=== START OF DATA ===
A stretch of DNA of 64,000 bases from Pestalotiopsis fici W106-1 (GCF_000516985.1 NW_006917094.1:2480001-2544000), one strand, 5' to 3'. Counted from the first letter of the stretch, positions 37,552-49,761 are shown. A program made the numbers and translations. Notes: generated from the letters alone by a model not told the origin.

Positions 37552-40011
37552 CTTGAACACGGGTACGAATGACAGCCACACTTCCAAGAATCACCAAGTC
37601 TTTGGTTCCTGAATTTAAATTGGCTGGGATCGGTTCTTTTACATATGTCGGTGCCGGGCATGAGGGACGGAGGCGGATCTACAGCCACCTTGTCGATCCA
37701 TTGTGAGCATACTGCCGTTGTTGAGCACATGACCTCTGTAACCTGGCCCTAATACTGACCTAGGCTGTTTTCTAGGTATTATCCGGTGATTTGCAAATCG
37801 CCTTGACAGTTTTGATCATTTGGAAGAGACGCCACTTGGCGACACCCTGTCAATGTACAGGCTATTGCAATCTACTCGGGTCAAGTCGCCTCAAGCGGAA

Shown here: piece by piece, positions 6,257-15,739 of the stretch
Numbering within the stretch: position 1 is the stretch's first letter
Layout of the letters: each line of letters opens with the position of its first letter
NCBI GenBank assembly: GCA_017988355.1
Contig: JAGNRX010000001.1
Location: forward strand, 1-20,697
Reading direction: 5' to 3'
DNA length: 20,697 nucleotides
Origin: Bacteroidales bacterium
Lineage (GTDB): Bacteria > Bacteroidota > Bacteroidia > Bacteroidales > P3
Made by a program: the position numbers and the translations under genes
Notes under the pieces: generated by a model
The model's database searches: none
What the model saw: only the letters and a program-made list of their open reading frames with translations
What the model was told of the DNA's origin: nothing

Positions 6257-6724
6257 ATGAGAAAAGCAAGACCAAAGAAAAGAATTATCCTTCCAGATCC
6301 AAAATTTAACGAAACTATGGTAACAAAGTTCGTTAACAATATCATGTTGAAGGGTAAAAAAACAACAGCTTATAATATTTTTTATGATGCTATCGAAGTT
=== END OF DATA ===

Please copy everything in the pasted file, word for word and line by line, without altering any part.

A stretch of DNA of 64,000 bases from Pestalotiopsis fici W106-1 (GCF_000516985.1 NW_006917094.1:2480001-2544000), one strand, 5' to 3'. Counted from the first letter of the stretch, positions 37,552-49,761 are shown. A program made the numbers and translations. Notes: generated from the letters alone by a model not told the origin.

Positions 37552-40011
37552 CTTGAACACGGGTACGAATGACAGCCACACTTCCAAGAATCACCAAGTC
37601 TTTGGTTCCTGAATTTAAATTGGCTGGGATCGGTTCTTTTACATATGTCGGTGCCGGGCATGAGGGACGGAGGCGGATCTACAGCCACCTTGTCGATCCA
37701 TTGTGAGCATACTGCCGTTGTTGAGCACATGACCTCTGTAACCTGGCCCTAATACTGACCTAGGCTGTTTTCTAGGTATTATCCGGTGATTTGCAAATCG
37801 CCTTGACAGTTTTGATCATTTGGAAGAGACGCCACTTGGCGACACCCTGTCAATGTACAGGCTATTGCAATCTACTCGGGTCAAGTCGCCTCAAGCGGAA

Shown here: piece by piece, positions 6,257-15,739 of the stretch
Numbering within the stretch: position 1 is the stretch's first letter
Layout of the letters: each line of letters opens with the position of its first letter
NCBI GenBank assembly: GCA_017988355.1
Contig: JAGNRX010000001.1
Location: forward strand, 1-20,697
Reading direction: 5' to 3'
DNA length: 20,697 nucleotides
Origin: Bacteroidales bacterium
Lineage (GTDB): Bacteria > Bacteroidota > Bacteroidia > Bacteroidales > P3
Made by a program: the position numbers and the translations under genes
Notes under the pieces: generated by a model
The model's database searches: none
What the model saw: only the letters and a program-made list of their open reading frames with translations
What the model was told of the DNA's origin: nothing

Positions 6257-6724
6257 ATGAGAAAAGCAAGACCAAAGAAAAGAATTATCCTTCCAGATCC
6301 AAAATTTAACGAAACTATGGTAACAAAGTTCGTTAACAATATCATGTTGAAGGGTAAAAAAACAACAGCTTATAATATTTTTTATGATGCTATCGAAGTT